In this comprehensive study, James Williamson traces the literary history of the fantasy genre from the eighteenth century to its coalescence following the success of Tolkien's work in the 1960s. While some studies have engaged with related material, there has been no extended study specifically exploring the roots of this now beloved genre. Using the Ballantine Adult Fantasy Series (1969-74) as the touchpoint in identifying what Williamson terms the pre-genre fantasy canon, The Evolution of Modern Fantasy contends that what became termed fantasy after the Tolkien boom had its beginnings in a creative literary response to eighteenth century antiquarianism.Carter as aEditorial Consultanta for their subsequent Ballantine Adult Fantasy Series, which commenced in spring 1969 (see 1Carter 269). ... under a unified rubric; to this day, it stands as the most substantial publishing project devoted to ( mainly) pre-Tolkien fantasy. ... an operative definition of what was now simply termed afantasya: aA fantasy is a book or story . . . in which magic really worksa and, in itsanbsp;...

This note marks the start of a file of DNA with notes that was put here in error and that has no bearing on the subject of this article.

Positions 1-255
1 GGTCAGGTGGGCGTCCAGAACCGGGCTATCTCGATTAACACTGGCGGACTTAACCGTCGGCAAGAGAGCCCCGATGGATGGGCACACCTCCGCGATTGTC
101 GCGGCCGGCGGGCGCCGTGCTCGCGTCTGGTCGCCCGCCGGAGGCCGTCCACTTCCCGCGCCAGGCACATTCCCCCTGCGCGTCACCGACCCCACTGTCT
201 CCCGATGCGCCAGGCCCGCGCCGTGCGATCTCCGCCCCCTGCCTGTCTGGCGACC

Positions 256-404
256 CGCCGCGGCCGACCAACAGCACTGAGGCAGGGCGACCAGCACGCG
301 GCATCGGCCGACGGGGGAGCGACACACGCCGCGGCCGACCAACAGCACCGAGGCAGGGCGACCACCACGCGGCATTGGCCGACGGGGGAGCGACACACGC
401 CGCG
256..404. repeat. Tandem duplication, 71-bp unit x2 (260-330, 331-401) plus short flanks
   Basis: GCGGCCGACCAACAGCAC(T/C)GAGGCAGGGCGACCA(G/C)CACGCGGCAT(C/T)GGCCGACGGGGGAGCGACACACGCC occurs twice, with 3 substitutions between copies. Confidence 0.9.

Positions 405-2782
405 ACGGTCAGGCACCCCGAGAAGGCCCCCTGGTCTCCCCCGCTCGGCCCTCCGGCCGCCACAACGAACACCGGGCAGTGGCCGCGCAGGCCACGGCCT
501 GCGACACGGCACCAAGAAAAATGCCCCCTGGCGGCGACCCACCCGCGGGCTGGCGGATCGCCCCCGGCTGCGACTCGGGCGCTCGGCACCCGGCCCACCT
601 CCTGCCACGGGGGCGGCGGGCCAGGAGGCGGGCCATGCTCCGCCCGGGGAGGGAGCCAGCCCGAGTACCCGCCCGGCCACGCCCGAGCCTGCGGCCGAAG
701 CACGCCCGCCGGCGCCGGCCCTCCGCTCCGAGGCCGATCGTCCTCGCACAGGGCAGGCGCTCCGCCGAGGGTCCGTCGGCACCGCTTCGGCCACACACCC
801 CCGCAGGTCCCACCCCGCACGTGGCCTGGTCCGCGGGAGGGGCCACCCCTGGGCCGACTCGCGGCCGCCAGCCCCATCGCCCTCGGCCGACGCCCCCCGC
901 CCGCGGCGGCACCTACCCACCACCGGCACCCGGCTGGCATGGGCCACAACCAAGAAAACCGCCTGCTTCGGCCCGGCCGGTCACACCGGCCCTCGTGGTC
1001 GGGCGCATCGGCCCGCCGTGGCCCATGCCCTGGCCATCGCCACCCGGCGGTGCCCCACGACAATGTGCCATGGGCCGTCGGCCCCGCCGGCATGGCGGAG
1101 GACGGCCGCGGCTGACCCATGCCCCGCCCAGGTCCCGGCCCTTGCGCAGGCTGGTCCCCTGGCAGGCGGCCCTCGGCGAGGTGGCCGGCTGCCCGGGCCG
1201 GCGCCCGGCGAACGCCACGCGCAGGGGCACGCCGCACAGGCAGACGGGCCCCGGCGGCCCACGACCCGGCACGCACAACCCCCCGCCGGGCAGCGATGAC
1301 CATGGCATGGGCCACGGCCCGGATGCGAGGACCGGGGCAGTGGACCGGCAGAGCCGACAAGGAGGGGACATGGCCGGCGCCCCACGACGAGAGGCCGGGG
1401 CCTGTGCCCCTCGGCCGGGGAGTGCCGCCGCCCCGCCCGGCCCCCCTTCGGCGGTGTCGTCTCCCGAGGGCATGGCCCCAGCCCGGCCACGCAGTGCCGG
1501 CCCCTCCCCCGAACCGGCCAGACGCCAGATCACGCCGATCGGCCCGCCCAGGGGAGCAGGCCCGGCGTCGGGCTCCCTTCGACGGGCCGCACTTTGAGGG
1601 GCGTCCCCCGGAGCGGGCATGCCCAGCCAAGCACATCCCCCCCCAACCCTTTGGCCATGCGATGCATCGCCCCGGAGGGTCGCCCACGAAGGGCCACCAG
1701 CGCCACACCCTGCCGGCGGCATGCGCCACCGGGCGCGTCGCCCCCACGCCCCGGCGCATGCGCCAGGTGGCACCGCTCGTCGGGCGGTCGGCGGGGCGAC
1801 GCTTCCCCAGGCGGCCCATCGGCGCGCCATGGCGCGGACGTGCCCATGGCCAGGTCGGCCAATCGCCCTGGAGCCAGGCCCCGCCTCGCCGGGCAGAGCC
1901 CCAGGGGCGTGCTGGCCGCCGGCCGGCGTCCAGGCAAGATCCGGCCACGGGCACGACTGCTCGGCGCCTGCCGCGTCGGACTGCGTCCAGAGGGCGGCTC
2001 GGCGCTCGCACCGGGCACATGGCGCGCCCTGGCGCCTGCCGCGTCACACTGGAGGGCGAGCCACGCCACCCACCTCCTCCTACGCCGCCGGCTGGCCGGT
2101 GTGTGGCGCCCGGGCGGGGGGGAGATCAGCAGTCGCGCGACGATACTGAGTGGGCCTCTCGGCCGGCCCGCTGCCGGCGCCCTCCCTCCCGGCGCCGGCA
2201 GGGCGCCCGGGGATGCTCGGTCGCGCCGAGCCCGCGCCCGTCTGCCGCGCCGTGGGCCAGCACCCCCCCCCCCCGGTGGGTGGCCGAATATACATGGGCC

|Title||:||The Evolution of Modern Fantasy|
|Publisher||:||Palgrave Macmillan - 2015|